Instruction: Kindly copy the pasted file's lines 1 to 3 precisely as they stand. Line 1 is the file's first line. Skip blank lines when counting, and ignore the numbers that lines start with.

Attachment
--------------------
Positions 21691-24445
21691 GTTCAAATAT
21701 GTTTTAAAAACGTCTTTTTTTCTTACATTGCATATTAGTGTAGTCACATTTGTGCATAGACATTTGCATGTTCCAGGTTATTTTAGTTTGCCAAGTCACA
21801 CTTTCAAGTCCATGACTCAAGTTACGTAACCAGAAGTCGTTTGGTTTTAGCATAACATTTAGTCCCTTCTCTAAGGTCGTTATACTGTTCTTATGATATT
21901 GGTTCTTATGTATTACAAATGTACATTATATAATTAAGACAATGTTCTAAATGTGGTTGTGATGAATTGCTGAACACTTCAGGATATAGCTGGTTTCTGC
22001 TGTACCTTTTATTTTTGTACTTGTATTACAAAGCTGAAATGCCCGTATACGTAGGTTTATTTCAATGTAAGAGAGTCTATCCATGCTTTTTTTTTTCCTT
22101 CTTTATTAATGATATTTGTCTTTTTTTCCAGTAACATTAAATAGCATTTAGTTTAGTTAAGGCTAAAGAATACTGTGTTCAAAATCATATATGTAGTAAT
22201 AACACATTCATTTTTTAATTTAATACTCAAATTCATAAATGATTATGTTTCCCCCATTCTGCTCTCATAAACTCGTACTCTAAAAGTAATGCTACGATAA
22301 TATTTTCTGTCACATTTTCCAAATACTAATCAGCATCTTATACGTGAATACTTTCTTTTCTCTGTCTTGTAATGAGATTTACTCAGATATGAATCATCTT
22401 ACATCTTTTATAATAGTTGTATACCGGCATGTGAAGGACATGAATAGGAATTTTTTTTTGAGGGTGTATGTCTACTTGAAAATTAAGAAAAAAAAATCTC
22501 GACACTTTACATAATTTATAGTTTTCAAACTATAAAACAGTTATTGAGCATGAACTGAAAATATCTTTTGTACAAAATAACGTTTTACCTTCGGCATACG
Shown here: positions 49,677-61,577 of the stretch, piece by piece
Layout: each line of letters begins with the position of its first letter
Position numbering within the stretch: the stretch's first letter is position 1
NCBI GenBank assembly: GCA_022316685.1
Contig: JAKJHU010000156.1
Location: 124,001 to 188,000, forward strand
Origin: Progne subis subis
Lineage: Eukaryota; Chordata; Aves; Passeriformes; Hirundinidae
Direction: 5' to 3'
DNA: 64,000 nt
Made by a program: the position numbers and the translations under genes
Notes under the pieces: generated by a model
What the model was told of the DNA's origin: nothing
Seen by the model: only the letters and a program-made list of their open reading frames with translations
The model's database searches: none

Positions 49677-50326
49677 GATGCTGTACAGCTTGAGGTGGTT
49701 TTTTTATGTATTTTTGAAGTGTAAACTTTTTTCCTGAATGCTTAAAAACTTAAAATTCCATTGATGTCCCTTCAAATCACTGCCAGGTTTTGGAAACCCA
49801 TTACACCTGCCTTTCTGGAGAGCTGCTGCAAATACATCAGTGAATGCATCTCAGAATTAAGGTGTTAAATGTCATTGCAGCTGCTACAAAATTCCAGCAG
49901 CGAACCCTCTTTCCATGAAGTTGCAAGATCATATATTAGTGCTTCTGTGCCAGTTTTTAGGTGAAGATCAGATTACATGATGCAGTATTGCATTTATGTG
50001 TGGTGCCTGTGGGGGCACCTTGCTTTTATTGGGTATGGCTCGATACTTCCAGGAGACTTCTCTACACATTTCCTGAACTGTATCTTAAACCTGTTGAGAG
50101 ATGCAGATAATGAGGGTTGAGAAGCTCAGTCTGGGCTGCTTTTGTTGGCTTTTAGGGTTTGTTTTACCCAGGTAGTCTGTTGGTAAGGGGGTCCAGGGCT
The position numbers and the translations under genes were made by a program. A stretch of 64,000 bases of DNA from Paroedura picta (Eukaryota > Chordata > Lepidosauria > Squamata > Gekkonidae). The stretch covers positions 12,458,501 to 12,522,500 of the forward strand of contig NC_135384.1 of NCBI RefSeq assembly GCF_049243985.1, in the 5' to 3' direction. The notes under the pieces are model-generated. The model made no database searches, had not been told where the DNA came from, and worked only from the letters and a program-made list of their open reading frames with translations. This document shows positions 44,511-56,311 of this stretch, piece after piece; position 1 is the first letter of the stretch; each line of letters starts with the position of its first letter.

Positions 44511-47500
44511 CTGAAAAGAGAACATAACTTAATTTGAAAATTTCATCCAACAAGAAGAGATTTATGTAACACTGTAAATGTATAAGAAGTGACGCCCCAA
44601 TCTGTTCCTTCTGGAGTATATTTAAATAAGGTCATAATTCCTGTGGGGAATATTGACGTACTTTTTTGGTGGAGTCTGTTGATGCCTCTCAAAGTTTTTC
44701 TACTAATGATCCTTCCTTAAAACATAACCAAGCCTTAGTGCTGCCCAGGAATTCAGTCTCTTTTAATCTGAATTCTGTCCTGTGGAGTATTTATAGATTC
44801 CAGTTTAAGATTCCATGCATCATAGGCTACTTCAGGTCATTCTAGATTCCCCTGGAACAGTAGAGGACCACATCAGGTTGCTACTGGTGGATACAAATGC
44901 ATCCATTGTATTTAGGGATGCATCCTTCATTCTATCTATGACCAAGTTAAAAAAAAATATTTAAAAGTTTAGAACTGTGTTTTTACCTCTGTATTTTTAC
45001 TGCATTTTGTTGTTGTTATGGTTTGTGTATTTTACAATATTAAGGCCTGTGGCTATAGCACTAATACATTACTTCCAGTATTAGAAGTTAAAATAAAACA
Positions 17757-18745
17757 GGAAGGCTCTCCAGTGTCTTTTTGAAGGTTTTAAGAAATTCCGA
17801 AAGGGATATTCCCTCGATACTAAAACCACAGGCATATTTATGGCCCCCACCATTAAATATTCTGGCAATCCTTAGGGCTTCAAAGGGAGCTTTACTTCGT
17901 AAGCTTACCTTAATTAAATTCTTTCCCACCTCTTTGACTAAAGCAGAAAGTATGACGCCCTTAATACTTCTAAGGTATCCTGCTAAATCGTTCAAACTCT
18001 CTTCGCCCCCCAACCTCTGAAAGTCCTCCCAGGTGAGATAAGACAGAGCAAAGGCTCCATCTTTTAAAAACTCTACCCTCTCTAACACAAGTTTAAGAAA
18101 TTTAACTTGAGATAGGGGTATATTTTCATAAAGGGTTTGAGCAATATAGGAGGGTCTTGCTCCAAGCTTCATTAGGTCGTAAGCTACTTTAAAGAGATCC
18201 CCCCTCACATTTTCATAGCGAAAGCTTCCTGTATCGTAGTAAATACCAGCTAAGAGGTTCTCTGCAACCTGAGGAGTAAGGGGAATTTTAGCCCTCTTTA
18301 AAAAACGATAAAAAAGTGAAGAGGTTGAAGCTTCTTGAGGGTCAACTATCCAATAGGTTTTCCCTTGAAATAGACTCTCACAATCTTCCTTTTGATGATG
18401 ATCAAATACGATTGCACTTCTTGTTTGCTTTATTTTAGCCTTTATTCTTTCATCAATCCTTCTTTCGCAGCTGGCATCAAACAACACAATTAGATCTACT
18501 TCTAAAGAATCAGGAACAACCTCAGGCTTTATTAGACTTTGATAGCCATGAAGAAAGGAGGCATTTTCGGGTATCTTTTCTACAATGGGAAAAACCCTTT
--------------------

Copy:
Positions 21691-24445
21691 GTTCAAATAT
21701 GTTTTAAAAACGTCTTTTTTTCTTACATTGCATATTAGTGTAGTCACATTTGTGCATAGACATTTGCATGTTCCAGGTTATTTTAGTTTGCCAAGTCACA